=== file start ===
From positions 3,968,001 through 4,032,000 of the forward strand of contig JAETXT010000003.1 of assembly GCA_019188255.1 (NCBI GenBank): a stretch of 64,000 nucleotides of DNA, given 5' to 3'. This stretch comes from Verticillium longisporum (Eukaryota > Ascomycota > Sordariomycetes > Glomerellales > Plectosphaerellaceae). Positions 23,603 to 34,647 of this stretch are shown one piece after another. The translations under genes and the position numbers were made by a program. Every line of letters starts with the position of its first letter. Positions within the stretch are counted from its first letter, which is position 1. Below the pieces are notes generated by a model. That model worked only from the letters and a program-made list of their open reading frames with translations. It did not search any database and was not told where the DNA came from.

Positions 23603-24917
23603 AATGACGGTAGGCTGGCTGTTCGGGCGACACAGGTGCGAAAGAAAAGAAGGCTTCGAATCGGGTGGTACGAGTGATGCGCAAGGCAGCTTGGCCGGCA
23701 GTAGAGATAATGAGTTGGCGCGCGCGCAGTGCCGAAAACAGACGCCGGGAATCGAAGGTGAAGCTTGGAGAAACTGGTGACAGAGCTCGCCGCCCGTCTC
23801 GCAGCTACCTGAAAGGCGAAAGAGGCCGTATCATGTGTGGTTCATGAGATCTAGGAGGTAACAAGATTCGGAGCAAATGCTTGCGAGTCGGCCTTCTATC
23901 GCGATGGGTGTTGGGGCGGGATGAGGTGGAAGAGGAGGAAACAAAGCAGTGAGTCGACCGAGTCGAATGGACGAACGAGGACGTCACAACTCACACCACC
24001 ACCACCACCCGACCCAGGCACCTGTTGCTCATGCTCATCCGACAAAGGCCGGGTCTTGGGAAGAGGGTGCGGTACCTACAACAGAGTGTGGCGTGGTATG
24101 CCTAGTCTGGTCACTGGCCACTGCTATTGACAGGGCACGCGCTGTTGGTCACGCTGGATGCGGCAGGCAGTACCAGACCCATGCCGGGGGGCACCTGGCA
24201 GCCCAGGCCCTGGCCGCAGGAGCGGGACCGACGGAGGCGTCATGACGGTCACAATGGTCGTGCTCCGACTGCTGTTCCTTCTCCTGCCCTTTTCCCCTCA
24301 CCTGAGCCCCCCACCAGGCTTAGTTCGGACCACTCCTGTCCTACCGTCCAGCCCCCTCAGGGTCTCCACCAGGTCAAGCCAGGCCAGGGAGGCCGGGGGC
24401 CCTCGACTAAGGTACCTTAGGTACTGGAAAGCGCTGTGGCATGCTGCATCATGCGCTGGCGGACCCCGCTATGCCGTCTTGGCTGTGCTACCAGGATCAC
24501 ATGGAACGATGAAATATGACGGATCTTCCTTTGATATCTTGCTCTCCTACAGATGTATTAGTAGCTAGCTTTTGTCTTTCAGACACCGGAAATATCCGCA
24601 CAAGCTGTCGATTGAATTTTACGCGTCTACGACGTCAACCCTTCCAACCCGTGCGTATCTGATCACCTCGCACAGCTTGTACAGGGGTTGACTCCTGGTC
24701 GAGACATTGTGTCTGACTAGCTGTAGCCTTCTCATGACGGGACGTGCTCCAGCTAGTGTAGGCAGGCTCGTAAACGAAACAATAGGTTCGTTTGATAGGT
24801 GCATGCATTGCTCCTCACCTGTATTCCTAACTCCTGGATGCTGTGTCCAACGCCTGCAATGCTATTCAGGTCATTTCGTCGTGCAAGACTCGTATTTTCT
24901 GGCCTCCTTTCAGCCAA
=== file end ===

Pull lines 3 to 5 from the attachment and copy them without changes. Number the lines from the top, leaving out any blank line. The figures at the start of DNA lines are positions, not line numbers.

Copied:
23603 AATGACGGTAGGCTGGCTGTTCGGGCGACACAGGTGCGAAAGAAAAGAAGGCTTCGAATCGGGTGGTACGAGTGATGCGCAAGGCAGCTTGGCCGGCA
23701 GTAGAGATAATGAGTTGGCGCGCGCGCAGTGCCGAAAACAGACGCCGGGAATCGAAGGTGAAGCTTGGAGAAACTGGTGACAGAGCTCGCCGCCCGTCTC
23801 GCAGCTACCTGAAAGGCGAAAGAGGCCGTATCATGTGTGGTTCATGAGATCTAGGAGGTAACAAGATTCGGAGCAAATGCTTGCGAGTCGGCCTTCTATC